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Alterations in magnesium and zinc metabolism in thyroid disease

  • Eran Dolev
    Footnotes
    Affiliations
    Department of Military Medicine, Uniformed Services University of the Health Sciences, School of Medicine, Bethesda, MD, USA

    Endocrine-Metabolic Services, Department of Medicine and Clinical Investigation, Walter Reed Army Medical Center, Washington, DC, USA.
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  • Patricia A. Deuster
    Correspondence
    Address reprint requests to Patricia A. Deuster, PhD, Department of Military Medicine, USUHS, 4301 Jones Bridge Rd, Bethesda, MD 20814-4799.
    Affiliations
    Department of Military Medicine, Uniformed Services University of the Health Sciences, School of Medicine, Bethesda, MD, USA

    Endocrine-Metabolic Services, Department of Medicine and Clinical Investigation, Walter Reed Army Medical Center, Washington, DC, USA.
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  • Barbara Solomon
    Affiliations
    Department of Military Medicine, Uniformed Services University of the Health Sciences, School of Medicine, Bethesda, MD, USA

    Endocrine-Metabolic Services, Department of Medicine and Clinical Investigation, Walter Reed Army Medical Center, Washington, DC, USA.
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  • Ulrike H. Trostmann
    Affiliations
    Department of Military Medicine, Uniformed Services University of the Health Sciences, School of Medicine, Bethesda, MD, USA

    Endocrine-Metabolic Services, Department of Medicine and Clinical Investigation, Walter Reed Army Medical Center, Washington, DC, USA.
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  • Leonard Wartofsky
    Affiliations
    Department of Military Medicine, Uniformed Services University of the Health Sciences, School of Medicine, Bethesda, MD, USA

    Endocrine-Metabolic Services, Department of Medicine and Clinical Investigation, Walter Reed Army Medical Center, Washington, DC, USA.
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  • Kenneth D. Burman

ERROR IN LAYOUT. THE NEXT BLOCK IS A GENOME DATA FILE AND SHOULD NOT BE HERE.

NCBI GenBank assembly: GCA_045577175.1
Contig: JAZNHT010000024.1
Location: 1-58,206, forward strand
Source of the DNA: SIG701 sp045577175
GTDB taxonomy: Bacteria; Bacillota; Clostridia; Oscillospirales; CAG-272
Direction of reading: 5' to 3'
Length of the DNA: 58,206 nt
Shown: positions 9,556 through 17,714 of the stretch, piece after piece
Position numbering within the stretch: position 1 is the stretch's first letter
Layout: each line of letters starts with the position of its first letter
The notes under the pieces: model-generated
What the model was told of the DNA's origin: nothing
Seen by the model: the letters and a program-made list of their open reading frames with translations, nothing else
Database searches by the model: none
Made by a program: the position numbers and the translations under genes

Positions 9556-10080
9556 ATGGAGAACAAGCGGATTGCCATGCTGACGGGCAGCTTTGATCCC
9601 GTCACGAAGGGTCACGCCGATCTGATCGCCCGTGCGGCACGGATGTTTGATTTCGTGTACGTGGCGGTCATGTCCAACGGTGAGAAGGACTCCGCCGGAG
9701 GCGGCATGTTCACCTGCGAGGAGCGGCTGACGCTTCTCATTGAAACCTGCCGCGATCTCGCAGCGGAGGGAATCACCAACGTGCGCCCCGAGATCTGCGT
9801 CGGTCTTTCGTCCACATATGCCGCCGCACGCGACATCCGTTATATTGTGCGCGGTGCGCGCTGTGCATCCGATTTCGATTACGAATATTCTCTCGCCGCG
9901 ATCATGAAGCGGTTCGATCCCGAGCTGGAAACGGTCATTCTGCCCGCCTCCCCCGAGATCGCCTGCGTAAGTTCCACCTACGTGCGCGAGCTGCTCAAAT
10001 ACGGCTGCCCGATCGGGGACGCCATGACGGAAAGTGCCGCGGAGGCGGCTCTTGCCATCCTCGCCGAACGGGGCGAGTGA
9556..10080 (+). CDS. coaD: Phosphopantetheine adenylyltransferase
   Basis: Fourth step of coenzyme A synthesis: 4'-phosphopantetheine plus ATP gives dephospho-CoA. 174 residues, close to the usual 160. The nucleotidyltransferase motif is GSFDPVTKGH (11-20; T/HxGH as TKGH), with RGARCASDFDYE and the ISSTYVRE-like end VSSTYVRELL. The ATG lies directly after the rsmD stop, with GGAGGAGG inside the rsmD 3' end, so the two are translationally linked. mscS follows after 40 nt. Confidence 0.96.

Affiliations
    Department of Military Medicine, Uniformed Services University of the Health Sciences, School of Medicine, Bethesda, MD, USA

    Endocrine-Metabolic Services, Department of Medicine and Clinical Investigation, Walter Reed Army Medical Center, Washington, DC, USA.
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  • Author Footnotes
    1 Dr Dolev conducted this work while on sabbatical leave from Sheba Medical Center, Tel-Hashomer, Israel.
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      Abstract

      Magnesium (Mg) and zinc (Zn) status was assessed in subjects to evaluate the effects of thyroid diseases on Mg and Zn metabolism. Plasma and red blood cell (RBC) concentration and peripheral blood mononuclear cell (MNC) content of Mg and Zn, and 24-hour urinary excretion of Mg, Zn, creatinine (Cr), calcium (Ca), sodium (Na), and potassium (K) were measured in 11 thyrotoxic, 29 hypothyroid, and 25 euthyroid control subjects. Serum albumin, α2-macroglobulin, and the binding of Zn to albumin were also determined. Plasma and RBC Mg concentrations were low in half of the hyperthyroid subjects, but mean values were not significantly different from controls. Urinary excretion and clearance of Mg were lower in hypothyroid subjects, but differences were removed when expressed relative to Cr excretion and clearance. Similar patterns were noted for urinary Ca, Na, and K, suggesting that their reduced excretion reflects alterations in renal hemodynamics. Plasma Zn was lower in hypothyroid subjects and correlated with serum albumin; MNC Zn and urinary Zn were also low. Plasma Zn concentration was normal and serum albumin significantly lower in the hyperthyroid group than in the control group. Further, RBC Zn content was significantly lower in hyperthyroid subjects, and inversely related to plasma thyroxine concentration. The hyperthyroid group also excreted significantly greater amounts of Zn than controls, indicative of a catabolic process. This increased urinary loss may reflect a shift in the distribution of plasma Zn between ultrafilterable and Zn-albumin complexes. In summary, this study provides evidence for marked alterations in Zn homeostasis in persons with thyroid disease. Whether the observations indicate deficiency states and have clinical implications will require further investigation.
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